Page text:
Basic Windows Tasks

Control Panel

Start>Control Panel. This permits access to a variety of functions of computer; some of these functions may not be available for particular categories of users

Multiple Users Issues

One of the major changes in Windows XP compared with some earlier versions of Windows is that in Windows XP and later versions of Windows, there can be multiple users, each with their own My Documents, Favorites, Start Menu, etc. Users can be assigned different levels of privileges. The top level is Administrator. If you are the only user of a machine, it is simplest to not create a separate user profile for yourself. However, the disadvantage of this is that some operations, such as browsing the internet, are more safely conducted if one doesn't have full Administrator privileges. Thus for security reasons, you may want to create a user account with less than Administrator privileges and conduct most of your activity within this account and accompanying privileges.

If one accepts this recommendation, several problems result:

Start Menu - As you add applications, the Start menu can get very cluttered. You can reorganize it by Right Click on the Start Menu and selecting Explore. There are two Start menus for every user. There is the Start menu associated with your username and one associated with All Users. If you want to make changes for everyone on the system, make it in the All Users area. If it is for one person only, make it within their personal Start menu.


A great way to keep track of sites to which you want to return. You go to the site in Internet Explorer, and you choose Favorites>Add to Favorites. A dialog box then appears which gives you an opportunity to rename the favorite. I use the renaming capability to specify the name the way I want it to appear, and also to record additional information about the site -- for example, I put the username and password as part of the name.

To go to a website for which you have added to your list of favorites, just click on Favorites -- the favorite you just created will be at the bottom of the list -- and then select the favorite and you will go to the website (you must be connected to the internet of course). You can move the favorite up higher in the list by just clicking and dragging.

When you create a favorite, in addition to renaming the favorite, you also have an option of putting the favorite in an existing or new folder. For an existing folder, after clicking Favorites>Add to Favorites, click on the "Create In" button and then browse for the folder, and then click the "Create In" button again. This creates the favorite inside of that folder, although you don't see anything change when you click the Create In" button a second time. Rather than put it in an existing folder, you also have the option of putting it a new folder -- to do this, just click the New Folder button rather than clicking the Create In button a second time.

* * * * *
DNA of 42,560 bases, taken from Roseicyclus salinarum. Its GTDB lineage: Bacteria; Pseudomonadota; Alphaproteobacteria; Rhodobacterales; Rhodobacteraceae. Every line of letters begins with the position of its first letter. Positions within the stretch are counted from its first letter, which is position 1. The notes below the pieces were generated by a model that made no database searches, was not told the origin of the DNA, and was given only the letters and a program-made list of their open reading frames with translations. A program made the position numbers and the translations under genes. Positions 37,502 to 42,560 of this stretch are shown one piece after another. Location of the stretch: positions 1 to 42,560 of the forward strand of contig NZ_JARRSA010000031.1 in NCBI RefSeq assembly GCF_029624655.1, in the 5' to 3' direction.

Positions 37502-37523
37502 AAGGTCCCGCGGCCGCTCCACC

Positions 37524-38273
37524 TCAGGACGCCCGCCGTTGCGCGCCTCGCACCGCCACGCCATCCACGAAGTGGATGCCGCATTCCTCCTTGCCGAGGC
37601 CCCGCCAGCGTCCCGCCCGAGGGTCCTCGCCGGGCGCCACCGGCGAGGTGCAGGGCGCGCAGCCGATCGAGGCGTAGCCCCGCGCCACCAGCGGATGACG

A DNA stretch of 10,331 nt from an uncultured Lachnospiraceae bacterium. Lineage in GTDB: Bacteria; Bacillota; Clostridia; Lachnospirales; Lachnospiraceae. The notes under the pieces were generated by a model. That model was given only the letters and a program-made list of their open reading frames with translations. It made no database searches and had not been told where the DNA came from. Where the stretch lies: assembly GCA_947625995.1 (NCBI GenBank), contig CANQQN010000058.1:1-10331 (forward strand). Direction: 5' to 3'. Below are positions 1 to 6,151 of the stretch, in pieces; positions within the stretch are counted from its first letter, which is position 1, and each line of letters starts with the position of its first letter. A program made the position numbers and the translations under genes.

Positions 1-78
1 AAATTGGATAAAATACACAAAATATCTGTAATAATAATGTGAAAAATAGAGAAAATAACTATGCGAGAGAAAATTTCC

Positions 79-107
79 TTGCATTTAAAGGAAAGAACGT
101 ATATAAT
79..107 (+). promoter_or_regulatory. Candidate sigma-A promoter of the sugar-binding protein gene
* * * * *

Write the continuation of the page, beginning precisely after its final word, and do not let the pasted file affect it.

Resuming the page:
Organize Favorites - This gives you an opportunity to move favorites around within folders, change the order of folders, and move favorites from one folder to another.

If you didn't create a favorite for a site, and can't remember the URL, at least three things (temporary Internet Files, cookies, and history) all contain indications of which sites have been visited recently on your computer.

Windows Exercise

  1. Using Windows Explorer or My Computer, create a folder named with your last name inside My Documents or on a floppy drive.
  2. Insider the folder you created in (1), create three folders, named day1, day2, and day3.
  3. Choosing Start>Programs>Accessories, open up Word and type your name in and save it with the filename intro inside of the day1 folder.
  4. Using Windows Explorer or My Computer, copy the file intro.docx to the day2 folder. Then copy to the day3 folder but try to use a different way of copying than you did before.
  5. Copy the intro.docx file to the desktop.
  6. Rename the file in the day2 folder to review.docx
  7. Double click the intro.docx on the desktop to open it up in whatever program opens it, make a change in the file noting that you opened it on the desktop, and save the file back to the desktop

Favorites, Searching Exercise

  1. Pick a topic that interests you. Create a folder in Favorites for this topic and name it appropriately.
  2. Create favorites for 5 websites that relate to this topic and put them in the folder. Feel free to use a search engine to help you find these sites.
  3. Rename each favorite as you like.
  4. Create a new folder for the best sites under the topic.
  5. Move two of the sites from the previous folder to the new folder.
  6. Alphabetize the favorites in each folder.

Revised: November 15, 2009, comments to William Pegram,